PETER HANDKE - SREBRENICA GENOCIDE DENIER
Srebrenica Genocide Denier and Milosevic's Darling Kicked from French Theatre
... and then Awarded $50,000 EURO Literary Price - guess where? - in Germany (country with rich Nazi past, never-ending Holocaust denial, incurable Anti Semitism & Islamophobism). To award Srebrenica Genocide denier with $50,000 is same as awarding Adolph Hitler with Nobel Prize for Peace.
Handke, who lives in France, said in an essay in the French newspaper Libération: "Let's stop laying the massacre … on the backs of the Serbian military and paramilitary. And listen -- at last -- to the survivors of the Muslim massacres in numerous Serbian villages around Srebrenica."
One of Handke's greatest plays, The Art of Asking was scheduled by the French public theatre company, the Comédie Française.
On April 29, 2006, the daily Libération reported that Marcel Bozonnet had decided to scrap the play after having read a snippet published on April 6, 2006 in the Nouvel Observateur, a weekly magazine published every Thursday. The snippet called a sifflet (a "whistle") -- by the journalist Ruth Valentini read:
Peter Handke in Pozarevac
"I am happy to be close to Slobodan Milosevic, who has defended his people," said -- in Serb -- Peter Handke on March 18 on Liberation Square, in Pozarevac. The guest flaunted his grief along with 20,000 fanatics. Loyal to the "Butcher of the Balkans" and to his own revisionist position, the Austrian writer, author of Justice for Serbia, had come as a "truth seeker." Thus Handke, for whom "to be pro-Serb is a honorific title," persists in his defense of "Slobo," considers that the Serbs are "the real victims of the war," approves the Srebrenica massacre and other crimes done in the name of ethnic cleansing. Waving the Serbian flag, squeezing forward to touch the hearse and lay his red rose, Handke looks a sorry sight. With his tribute to the despot, the poet has definitively dug the grave of his lost honor.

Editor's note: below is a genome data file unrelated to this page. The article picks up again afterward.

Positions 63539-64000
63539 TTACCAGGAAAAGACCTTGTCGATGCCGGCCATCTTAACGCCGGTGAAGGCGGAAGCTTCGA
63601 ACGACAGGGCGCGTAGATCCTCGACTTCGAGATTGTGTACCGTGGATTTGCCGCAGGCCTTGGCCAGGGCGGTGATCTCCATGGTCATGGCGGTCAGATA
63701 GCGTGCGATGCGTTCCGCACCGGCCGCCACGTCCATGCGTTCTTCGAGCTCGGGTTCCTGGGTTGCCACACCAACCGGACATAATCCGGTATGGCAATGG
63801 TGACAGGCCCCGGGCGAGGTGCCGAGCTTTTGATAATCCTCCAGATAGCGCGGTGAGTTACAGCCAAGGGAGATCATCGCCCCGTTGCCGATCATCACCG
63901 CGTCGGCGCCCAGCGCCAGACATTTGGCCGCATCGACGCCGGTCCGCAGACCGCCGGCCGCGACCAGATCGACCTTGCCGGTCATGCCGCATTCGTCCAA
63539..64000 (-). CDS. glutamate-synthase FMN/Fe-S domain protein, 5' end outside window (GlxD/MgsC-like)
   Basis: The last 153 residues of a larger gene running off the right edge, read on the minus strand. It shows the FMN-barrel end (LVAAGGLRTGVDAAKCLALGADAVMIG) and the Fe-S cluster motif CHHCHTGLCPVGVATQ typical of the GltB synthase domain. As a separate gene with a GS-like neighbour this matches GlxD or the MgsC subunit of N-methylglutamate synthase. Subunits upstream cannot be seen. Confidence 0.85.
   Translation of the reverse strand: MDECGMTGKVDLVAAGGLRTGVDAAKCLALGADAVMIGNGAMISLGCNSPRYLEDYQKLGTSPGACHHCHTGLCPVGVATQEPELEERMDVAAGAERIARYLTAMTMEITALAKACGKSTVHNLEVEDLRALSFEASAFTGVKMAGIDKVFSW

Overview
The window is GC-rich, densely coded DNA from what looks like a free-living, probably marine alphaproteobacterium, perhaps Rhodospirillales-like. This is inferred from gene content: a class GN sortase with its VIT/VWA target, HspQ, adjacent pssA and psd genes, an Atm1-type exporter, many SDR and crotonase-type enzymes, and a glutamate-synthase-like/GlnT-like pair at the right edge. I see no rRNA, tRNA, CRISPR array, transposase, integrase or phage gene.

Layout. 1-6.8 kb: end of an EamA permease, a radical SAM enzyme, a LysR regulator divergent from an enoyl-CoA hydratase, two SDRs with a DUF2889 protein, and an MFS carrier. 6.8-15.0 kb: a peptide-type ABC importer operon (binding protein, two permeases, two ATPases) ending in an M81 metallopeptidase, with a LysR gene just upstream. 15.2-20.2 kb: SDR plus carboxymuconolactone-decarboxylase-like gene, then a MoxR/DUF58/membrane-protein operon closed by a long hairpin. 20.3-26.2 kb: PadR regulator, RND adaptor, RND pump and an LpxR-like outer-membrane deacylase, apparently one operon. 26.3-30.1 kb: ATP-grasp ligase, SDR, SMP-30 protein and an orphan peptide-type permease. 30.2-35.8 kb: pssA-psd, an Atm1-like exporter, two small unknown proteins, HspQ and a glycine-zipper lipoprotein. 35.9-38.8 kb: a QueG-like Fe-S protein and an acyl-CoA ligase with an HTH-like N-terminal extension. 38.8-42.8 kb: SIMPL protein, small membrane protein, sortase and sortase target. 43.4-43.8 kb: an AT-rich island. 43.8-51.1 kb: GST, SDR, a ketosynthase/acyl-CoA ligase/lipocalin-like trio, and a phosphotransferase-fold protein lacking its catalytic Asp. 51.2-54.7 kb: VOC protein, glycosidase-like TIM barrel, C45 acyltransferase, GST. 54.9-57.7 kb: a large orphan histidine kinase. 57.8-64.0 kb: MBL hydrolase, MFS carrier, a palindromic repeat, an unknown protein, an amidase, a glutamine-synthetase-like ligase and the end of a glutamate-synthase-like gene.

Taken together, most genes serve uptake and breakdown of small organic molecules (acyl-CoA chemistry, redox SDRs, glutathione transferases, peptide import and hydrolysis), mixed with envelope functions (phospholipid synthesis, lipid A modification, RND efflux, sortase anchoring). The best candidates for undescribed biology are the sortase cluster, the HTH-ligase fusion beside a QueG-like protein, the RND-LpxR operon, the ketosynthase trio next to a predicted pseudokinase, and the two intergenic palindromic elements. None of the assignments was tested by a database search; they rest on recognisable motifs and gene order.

"For three weeks . . . I have been plunged back into the horror of ethnic cleansing," Bozonnet said as he confirmed that Handke's Voyage to the Sonorous Land or the Art of Asking would not be staged in January.
Those who, unlike Handke, were eyewitnesses to the horrors of Serbian concentration camps in Bosnia, like an American journalist and Pulitzer Prize winner, Roy Gutman, called these camps concentration camps and death camps.
Following his warped logic, Handke appealed to the wider public to stop making connection between Serbian military and paramilitary forces and slaughters of innocent civilians in Bosnia, including the most notorious one in Srebrenica, where at least 8000 Bosniak civilians, were killed by regular Serb forces under the command of Ratko Mladic.
Bozonnet gave a press conference on May 4, 2006 to expand on his decision:
For three weeks, I reviewed European history, from 1990 to date. I reviewed this terrible film! I reviewed it in my mind, ladies and gentlemen! I plunged back in this horror that ethnic cleansing was, the planning of these facts, of these crimes. I learned about all that Peter Handke had said, which I did not know . . . . I was scandalized by what Peter Handke said. In part I knew it but I did not know the extent: the work of historians systematically questioned, of war correspondents, of your papers, ladies and gentlemen, that have admirably informed us for years, that thanks to their work, their courage, pierced the wall of indifference. This is I found out what Peter Handke ridiculed....These are no longer suppositions, one cannot doubt Milosevic's actions....it's unbelievable, he does not know where is the world, he does not know where is the truth, he does not know where is history, he does not believe in the accounts from witnesses: that's what he said on Milosevic's grave!